Potted Herbs Indoors

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Plant Details

Category: Houseplants
Light: Full Sun
Bloom Season:
Height: 4-36" / 
10-91cm
Space: 6-24" / 
15-61cm
Zones: 6, 7, 8, 9, 10
Lowest Temp: 50° to 80°F / 
10° to 27°C
Colors: Grown for foliage

Basic Care

Very easy to grow in virtually any location. Does best in light, well-drained soil. Allow soil to dry between thorough waterings. Harvest foliage as needed.

Water

Allow soil to dry between thorough waterings.

Soil

Fertile, well-drained soil.

Feed

Feed monthly.

Fragrant

Culinary

Beds

border plants

Borders

Features

Herbs are often attractive, easy care and quick growing. Many have scents to their leaves and/or blooms and multiple uses. Herbs have been used for cooking and medicinal purposes for thousands of years and these uses continue, though modern gardeners mainly grow herbs for culinary value or beauty in the perennial border.

Uses

Very desirable herb garden addition also looks great in any bed, border or container. Excellent for flavoring a variety of dishes.

Potted Herbs Indoors Care Guide

Start with a good quality, commercial potting soil. These are usually lighter in weight than topsoil, sterile and pest-free. Many are available with a mild starter fertilizer in the mix.

Select a container with a drainage hole or be prepared to drill holes for drainage if there are none.

Prepare the container by filling with potting soil up to 2” (5cm) from the rim of the planter. Remove the plant from its pot.

Make a small hole in the soil slightly larger than the root ball either by hand or using a trowel. Insert the plant into the hole and press soil firmly around the roots and just covering the root ball. When all the plants are potted, water thoroughly to settle the soil and give plants a good start. Place plant in a reliably sunny location.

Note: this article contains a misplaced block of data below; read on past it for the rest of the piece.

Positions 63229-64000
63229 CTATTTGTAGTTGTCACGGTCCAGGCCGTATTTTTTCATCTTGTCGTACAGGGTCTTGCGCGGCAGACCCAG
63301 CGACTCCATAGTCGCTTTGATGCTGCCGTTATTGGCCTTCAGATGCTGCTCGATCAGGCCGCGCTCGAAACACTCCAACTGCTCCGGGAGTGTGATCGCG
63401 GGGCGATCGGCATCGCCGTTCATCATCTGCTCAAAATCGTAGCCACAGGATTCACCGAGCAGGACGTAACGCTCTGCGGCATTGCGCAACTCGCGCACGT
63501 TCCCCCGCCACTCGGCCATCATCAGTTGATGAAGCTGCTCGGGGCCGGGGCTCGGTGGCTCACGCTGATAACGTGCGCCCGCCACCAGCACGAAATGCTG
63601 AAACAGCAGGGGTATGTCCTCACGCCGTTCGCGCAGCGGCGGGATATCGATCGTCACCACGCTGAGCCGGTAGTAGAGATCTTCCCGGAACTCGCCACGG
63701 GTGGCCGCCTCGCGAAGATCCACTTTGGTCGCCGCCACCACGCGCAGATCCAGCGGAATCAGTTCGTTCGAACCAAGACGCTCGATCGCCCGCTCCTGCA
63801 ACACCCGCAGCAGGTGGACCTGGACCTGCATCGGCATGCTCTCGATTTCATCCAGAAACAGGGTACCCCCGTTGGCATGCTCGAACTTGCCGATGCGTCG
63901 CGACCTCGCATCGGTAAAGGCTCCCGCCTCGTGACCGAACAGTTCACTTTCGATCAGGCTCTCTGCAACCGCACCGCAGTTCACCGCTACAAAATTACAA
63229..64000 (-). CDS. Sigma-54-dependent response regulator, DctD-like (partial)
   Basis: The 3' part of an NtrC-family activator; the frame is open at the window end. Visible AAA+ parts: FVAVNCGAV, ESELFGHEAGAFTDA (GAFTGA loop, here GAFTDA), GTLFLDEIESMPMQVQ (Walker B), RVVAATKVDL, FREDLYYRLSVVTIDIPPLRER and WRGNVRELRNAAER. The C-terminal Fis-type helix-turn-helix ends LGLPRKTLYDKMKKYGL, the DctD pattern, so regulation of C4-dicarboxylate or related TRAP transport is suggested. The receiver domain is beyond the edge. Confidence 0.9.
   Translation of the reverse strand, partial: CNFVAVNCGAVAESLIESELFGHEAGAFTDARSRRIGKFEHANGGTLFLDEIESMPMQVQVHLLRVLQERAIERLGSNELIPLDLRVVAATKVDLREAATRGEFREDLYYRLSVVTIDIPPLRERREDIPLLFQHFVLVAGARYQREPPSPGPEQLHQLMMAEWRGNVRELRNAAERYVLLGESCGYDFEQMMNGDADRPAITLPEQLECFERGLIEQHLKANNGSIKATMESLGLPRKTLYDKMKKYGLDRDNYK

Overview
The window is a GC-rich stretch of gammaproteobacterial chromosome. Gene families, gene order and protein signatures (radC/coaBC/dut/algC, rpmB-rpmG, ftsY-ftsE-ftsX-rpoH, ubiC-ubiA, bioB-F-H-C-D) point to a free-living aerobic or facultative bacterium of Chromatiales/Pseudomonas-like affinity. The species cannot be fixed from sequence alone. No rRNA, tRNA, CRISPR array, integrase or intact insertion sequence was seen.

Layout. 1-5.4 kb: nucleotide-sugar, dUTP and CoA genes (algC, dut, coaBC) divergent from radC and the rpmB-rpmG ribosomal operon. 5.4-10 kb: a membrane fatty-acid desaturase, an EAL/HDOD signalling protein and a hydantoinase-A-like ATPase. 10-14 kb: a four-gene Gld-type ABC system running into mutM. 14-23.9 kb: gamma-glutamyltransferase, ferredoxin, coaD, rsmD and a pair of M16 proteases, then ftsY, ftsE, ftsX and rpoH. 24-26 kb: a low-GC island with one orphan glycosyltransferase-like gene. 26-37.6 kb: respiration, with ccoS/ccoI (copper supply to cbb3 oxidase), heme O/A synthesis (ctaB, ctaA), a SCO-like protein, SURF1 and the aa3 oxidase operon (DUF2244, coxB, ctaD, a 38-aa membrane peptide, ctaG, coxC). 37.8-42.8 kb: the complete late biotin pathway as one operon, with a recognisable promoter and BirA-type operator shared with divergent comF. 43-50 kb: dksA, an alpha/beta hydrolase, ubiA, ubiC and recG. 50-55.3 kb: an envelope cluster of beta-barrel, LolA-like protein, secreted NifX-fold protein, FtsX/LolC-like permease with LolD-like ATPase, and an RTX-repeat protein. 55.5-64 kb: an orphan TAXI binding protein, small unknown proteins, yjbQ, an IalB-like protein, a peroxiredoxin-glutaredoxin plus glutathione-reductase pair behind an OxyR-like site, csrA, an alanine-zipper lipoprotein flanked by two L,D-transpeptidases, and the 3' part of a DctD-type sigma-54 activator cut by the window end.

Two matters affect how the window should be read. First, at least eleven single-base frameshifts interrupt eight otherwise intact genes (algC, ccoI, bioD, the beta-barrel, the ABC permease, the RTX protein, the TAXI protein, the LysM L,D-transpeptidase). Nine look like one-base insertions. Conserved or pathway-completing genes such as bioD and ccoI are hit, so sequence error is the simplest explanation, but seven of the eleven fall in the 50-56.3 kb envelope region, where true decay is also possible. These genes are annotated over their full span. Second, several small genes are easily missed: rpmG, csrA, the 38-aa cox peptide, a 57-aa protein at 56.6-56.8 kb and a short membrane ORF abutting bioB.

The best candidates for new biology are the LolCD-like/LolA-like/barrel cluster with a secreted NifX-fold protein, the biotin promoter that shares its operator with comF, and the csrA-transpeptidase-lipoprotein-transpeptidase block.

Repot every 2 years in the same container or in a container slightly larger than the diameter of the roots.

Prefers moist but well-drained soil. Check the soil moisture with your finger. If the top 2-4” (5-10cm) of soil is dry, or plants are wilted, it is time to water.

Apply water at the soil level if possible to avoid wetting the foliage. Water the entire soil area until water runs out the base of the pot. This indicates that the soil is thoroughly wet.

Most container plants can be pruned freely to maintain the desired size and shape. Keeping the foliage trimmed also keeps the plants looking neat and tidy, encourages the plant to develop more side-shoots and flowers, and reduces the demand for the plant to develop a larger root system. This is important since the roots are in a confined space.

Fertilizers are available in many forms: granulated, slow-release, liquid feeds, organic or synthetic. Determine which application method is best for the situation and select a product with a nutritional balance designed for foliage plants.

Too much fertilizer can damage plants so it’s important to follow the package directions to determine how much, and how often, to feed plants.

Slow-release fertilizers are an especially good, care-free choice for container plants. A single application can often provide plants with the proper level of nutrition all season long.

Companion/Combination Plants

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